How To Prevent Work BurnoutShared on
Ah, burnout. It can wear on careers, relationships, even our sense of self. Today we’re going to dig into the root of the issue to figure out how to prevent burnout from getting to you the second you start worrying about it.
But first, let’s start this off with a workplace burnout refresher:
What does Burnout Feel Like?
Burnout describes what happens when stress compounds over time. Stress occurs in our personal lives, of course, but at Wholeness At Work, we’re more focused on professional burnout.
This compounded stress at work makes us feel emotionally drained, so much so that it becomes overwhelming and difficult to complete tasks. It hinders our ability to work well, to communicate with others, and to gauge our performance on the job. If you’re feeling negative and hopeless at work, you may already be experiencing burnout.
Hopefully, you’re not already overwhelmed by burnout as you read this article. Maybe you’re worried because the symptoms are just starting to creep in. Either way, you’re here for a reason, and we’re here to unpack it with you. And if you think you might already be experiencing burnout at work, I’ve got you covered with a free assessment.
Where Does Workplace Burnout Come From?
To prevent workplace burnout, we have to get to its root causes, and there are a few different places it can come from.
When looking at workplace burnout, we like to view it through the three integral lenses of I-We-It: the individual lens, or “I,” the relational lens, or “We,” and the systemic lens, or “It/Its.” Mental health is all about the “I,” and it’s the first place you need to look for symptoms of workplace burnout.
Those who experience common mental health disorders may be more susceptible to workplace burnout than others. Suppose you suffer from anxiety, depression, or ADHD, for example. In that case, it’s important that you take time to reflect on how you’re doing and consider how your psychology may be impacting your emotional experiences at work.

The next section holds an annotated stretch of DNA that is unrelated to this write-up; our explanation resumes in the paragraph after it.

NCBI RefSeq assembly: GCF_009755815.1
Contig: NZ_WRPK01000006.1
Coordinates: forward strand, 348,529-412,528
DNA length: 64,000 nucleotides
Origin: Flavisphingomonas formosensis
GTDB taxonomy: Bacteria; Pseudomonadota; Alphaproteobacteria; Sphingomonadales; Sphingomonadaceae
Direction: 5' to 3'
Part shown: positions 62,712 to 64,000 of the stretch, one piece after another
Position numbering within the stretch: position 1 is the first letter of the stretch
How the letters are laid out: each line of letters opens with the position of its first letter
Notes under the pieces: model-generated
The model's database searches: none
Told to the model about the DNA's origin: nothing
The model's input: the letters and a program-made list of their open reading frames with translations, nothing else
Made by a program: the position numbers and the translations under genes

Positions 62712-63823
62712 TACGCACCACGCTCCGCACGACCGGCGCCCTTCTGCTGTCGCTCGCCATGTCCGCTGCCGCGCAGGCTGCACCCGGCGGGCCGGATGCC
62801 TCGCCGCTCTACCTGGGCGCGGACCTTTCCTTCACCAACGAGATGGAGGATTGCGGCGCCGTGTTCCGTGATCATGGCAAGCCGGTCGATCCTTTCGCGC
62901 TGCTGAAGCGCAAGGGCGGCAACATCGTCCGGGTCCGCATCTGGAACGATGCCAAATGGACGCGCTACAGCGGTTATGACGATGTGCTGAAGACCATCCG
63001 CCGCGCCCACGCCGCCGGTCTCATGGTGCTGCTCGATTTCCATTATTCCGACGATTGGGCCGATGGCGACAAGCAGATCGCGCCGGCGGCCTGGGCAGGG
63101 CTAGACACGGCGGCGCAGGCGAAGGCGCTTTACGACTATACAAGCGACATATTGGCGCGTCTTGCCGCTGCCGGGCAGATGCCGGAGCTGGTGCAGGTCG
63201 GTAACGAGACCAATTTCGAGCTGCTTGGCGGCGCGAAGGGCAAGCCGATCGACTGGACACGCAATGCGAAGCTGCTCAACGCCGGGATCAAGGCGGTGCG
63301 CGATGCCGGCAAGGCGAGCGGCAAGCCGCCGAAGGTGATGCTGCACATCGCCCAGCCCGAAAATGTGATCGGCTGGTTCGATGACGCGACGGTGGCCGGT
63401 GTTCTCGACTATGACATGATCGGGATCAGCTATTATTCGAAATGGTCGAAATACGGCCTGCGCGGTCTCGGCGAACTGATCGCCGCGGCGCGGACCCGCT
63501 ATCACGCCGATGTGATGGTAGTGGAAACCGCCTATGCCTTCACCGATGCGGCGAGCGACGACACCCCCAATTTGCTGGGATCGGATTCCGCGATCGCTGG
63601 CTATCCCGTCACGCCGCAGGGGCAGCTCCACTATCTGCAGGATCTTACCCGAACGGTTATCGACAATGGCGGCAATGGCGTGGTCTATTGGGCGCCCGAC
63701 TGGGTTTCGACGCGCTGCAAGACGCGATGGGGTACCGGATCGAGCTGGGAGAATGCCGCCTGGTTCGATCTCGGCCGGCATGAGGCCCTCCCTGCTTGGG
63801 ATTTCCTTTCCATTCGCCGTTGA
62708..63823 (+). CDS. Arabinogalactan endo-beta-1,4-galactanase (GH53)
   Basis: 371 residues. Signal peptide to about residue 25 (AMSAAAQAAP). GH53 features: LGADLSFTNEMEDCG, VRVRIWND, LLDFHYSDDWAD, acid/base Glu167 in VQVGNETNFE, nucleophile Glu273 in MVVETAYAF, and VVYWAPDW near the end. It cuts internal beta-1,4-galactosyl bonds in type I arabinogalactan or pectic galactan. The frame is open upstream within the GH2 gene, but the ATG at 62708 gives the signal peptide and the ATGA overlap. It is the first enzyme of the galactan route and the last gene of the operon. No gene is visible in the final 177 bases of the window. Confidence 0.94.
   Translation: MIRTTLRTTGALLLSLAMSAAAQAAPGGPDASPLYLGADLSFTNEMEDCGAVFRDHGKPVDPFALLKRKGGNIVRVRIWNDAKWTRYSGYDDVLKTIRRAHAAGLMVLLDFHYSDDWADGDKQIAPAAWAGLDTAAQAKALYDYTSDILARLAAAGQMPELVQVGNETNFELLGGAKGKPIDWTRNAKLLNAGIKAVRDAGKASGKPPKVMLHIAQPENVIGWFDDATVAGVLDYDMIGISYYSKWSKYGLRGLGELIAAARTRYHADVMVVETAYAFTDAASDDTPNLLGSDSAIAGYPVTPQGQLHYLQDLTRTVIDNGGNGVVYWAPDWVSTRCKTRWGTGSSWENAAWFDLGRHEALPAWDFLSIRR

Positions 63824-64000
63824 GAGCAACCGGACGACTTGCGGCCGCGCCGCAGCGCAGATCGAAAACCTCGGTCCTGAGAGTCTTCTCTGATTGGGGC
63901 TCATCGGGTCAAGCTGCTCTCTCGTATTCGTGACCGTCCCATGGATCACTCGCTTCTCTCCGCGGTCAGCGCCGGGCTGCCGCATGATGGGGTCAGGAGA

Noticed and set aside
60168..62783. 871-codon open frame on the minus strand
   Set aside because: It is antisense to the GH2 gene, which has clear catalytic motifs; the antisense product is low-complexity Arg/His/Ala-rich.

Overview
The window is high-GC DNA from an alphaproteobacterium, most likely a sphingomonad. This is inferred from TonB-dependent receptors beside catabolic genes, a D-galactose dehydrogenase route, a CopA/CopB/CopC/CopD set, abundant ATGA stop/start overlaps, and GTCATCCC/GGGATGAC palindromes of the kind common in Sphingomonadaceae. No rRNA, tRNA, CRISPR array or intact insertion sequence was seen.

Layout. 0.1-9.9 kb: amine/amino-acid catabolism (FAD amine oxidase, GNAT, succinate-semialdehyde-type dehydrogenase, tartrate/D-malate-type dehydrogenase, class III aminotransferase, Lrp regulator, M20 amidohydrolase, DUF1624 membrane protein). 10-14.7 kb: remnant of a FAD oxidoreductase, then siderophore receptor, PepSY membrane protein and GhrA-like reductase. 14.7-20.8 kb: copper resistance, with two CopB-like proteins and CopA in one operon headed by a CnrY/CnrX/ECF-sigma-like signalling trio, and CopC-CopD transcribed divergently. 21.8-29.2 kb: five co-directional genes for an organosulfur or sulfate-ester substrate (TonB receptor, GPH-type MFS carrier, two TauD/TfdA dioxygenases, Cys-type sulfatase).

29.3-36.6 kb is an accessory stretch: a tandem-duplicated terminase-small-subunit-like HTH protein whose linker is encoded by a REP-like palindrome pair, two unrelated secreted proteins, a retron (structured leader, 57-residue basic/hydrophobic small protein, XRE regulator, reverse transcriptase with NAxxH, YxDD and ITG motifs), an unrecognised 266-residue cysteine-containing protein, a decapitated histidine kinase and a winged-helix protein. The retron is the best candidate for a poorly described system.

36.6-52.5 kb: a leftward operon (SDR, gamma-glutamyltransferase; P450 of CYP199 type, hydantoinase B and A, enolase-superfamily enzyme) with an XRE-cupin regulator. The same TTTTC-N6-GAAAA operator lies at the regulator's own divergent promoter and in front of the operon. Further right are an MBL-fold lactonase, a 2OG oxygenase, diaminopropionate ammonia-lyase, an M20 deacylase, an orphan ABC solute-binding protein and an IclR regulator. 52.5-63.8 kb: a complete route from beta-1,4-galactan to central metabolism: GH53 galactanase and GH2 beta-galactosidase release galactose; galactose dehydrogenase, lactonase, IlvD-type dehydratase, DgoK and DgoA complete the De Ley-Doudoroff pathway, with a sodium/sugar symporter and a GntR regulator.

As we say to all of our clients, everyone would benefit from having a therapist on speed dial! Let’s normalize how many of us experience some form of mental health challenge over our lifetimes. Getting help is key, as is being courageous about acknowledging what’s going on for you. Let us help you build awareness about how you’re doing now and what might be under the surface of any workplace burnout symptoms you’re noticing.
Now for the issues that may stem from the “We” perspective: team and cultural dynamics.
Taking a look at the business culture at large, many leaders are expected to be “on” 24/7. Take time for yourself, but be available in case something goes awry. This unconscious—or sometimes outright explicit—way of working on teams creates tremendous pressure on the human beings involved, especially when rest or renewal is discouraged.
In addition, if you tend to approach your work with fear as an underlying motivator, there is often little intentional alignment with core values; work becomes about surviving and self-protection. Moreover, when a company culture reinforces the false belief that some people are more important than others (i.e., they hold status), that is where We-level sources of burnout can rear their ugly head.
To prevent burnout on the We-level, we must examine the underlying and implicit narratives around us. Is there something we can change in the team dynamic, or even the way the team talks to and about itself, to make the dynamic work better for everyone rather than some?
As much as we like to ignore the elephant in the room, the fact is the things happening around us are, indeed, impacting our work. When it comes down to it, our brains aren’t even wired for today’s working environment. We are inundated with world news, technologies that allow us that connection we talked about earlier, and it’s all moving at a rapid pace.
As early as 10 years ago, it was easy to ignore what was going on in the world. If you weren’t dialed into the right channel at the right time, world news could go unnoticed. It’s a miracle that we can be so tapped in today, but it also takes a toll.
Systemic oppression and discrimination, our identifying genders, class, religion—they all impact our overall mental health and wellbeing. Knowing this will help as we navigate burnout.
How Do I Prevent Burnout?
If you’re starting to feel the early effects of burnout, the only place to start is with communication, communication, communication.
Communicate with yourself, and perhaps with a professional, about your mental health.
Communicate with your team about your needs and expectations of them and, just as importantly, their needs and expectations of you.
Communicate with other leaders in your workplace to cultivate an environment that makes everyone feel heard and supported.
If you can do this one thing, you’re already on the path that steers away from burnout. Other solutions may include time management and turning negative stress into positive stress.
Does Everyone Eventually Burnout From Their Job?
If you think you’re beginning to feel some effects of work burnout, don’t worry, you’re not alone.
According to a study by Deloitte, 77% of professionals say they have experienced workplace burnout. 51% have experienced it more than once.
Workplace burnout may be an epidemic (that feels increasingly intense), but it doesn’t mean you or your workplace are doomed. I’ve dedicated my career to finding the root causes of burnout and developing customized solutions for it. With 15 years of experience with high-performing, exhausted executives, I’m here to support you.
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